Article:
This is a place where the ads in the student newspaper promote theology graduate programs and the gospel choir gets a front-page story. Bonebright starts class this week flipping through the issue, highlighting her students’ work. “Katie, a football story? Nice! Did you sit in the press box and everything? Is this your first time?”
Meanwhile, two students are quietly chatting in their seats about the sexual harassment scandal embroiling comedian Louis C.K. “I wish this was a regular school so that I could talk about it,” one young man jokes; apparently masturbation is not to be discussed in Liberty classrooms.
What they do discuss, proudly, is the interaction between their chosen profession and their faith.
TJ Davis, a senior from Leesburg, Va., raises his hand. “Anytime I mention journalism and people, especially older people, say, ‘That’s such a terrible, dark field,’ it just encourages me to pray: ‘God, use me as your vessel to bring You glory,’” he says.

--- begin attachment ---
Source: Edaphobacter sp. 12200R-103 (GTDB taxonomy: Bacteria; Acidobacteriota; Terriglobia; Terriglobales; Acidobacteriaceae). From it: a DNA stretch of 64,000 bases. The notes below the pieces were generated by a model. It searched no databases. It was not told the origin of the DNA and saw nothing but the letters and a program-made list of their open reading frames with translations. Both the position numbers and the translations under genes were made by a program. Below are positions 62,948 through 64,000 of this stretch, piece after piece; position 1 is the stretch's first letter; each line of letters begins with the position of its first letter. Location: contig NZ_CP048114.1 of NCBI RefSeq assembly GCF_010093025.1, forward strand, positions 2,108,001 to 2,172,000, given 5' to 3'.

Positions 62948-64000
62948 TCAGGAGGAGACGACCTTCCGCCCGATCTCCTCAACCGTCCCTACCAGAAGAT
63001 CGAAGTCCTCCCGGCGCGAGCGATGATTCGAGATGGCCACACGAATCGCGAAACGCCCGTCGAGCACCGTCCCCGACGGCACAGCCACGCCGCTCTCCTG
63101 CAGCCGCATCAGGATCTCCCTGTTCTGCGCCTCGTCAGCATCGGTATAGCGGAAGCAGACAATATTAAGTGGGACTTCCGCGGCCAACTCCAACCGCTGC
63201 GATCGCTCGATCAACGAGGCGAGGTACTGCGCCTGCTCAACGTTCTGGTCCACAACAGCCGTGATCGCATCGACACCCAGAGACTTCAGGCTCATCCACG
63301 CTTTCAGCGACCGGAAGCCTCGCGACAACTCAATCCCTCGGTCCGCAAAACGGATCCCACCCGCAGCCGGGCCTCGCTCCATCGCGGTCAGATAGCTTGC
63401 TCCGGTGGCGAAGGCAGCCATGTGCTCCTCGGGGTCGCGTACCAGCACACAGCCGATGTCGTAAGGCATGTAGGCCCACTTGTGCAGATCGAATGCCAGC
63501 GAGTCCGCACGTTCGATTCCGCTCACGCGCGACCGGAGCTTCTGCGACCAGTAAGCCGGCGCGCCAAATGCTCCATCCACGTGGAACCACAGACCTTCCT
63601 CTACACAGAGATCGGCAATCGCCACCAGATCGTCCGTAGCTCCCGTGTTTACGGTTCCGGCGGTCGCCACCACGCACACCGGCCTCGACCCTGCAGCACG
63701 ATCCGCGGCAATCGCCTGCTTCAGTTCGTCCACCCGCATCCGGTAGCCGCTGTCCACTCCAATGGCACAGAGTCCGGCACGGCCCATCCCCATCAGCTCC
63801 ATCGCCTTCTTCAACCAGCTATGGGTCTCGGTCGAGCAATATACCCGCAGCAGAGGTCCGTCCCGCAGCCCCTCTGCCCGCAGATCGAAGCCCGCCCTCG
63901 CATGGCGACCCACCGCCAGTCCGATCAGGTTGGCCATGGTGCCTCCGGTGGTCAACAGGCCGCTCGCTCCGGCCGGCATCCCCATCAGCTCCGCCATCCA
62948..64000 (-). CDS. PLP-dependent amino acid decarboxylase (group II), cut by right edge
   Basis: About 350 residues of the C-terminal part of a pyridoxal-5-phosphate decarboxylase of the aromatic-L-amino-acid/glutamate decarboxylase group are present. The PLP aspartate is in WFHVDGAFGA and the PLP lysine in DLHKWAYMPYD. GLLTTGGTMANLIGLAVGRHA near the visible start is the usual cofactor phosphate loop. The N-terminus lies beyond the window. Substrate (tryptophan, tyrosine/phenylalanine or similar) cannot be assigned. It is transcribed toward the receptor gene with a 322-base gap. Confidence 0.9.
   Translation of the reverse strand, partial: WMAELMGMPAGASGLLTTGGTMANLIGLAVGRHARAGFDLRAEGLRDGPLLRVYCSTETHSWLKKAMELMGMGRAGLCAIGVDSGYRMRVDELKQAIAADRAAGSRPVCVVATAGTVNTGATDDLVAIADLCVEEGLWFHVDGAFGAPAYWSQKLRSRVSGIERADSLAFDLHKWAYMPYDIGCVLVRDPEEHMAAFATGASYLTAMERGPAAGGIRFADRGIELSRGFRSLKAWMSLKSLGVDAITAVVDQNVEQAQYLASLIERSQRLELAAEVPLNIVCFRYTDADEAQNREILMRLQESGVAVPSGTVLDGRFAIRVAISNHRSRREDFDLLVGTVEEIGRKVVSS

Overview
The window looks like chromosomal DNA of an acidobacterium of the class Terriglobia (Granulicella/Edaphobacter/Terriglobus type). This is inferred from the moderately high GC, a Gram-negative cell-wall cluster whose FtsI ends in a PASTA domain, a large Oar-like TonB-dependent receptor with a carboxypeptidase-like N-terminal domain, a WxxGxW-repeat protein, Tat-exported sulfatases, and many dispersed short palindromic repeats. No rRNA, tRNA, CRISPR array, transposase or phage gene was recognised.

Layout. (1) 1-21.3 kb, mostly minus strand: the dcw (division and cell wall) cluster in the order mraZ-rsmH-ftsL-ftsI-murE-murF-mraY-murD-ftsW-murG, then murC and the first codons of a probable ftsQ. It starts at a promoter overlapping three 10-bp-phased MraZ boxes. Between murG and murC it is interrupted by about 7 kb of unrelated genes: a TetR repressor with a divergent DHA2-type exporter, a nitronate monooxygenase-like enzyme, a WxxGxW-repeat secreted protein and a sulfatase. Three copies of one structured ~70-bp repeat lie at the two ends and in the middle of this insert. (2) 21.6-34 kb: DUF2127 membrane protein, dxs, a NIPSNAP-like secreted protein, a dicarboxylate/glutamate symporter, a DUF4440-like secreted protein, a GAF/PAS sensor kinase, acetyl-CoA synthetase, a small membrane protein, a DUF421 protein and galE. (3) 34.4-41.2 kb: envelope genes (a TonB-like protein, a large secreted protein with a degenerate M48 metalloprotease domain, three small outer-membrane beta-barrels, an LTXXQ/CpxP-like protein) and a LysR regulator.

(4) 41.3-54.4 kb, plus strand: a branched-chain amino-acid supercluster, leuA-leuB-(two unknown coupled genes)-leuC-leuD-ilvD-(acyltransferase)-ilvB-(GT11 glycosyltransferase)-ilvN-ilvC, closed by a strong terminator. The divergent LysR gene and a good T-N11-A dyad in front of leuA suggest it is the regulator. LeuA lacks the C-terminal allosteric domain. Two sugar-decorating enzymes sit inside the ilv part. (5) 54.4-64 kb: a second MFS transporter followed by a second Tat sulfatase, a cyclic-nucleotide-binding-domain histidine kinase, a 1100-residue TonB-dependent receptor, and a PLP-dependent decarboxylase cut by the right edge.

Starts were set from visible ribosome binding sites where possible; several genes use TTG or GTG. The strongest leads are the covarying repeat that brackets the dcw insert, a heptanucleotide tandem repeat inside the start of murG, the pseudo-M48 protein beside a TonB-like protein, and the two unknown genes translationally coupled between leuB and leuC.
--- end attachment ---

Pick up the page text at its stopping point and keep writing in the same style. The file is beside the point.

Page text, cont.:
In the view of many conservative Christians he knows, Davis says after class, the media “seems to be contributing a lot of bad in the world right now.”
He doesn’t disagree entirely — he thinks a lot of journalists just look for a quick quote without caring about getting the complete, accurate story, and he suspects BuzzFeed and other outlets post articles before verifying they are true. He sees a flawed newsroom as a sort of mission field.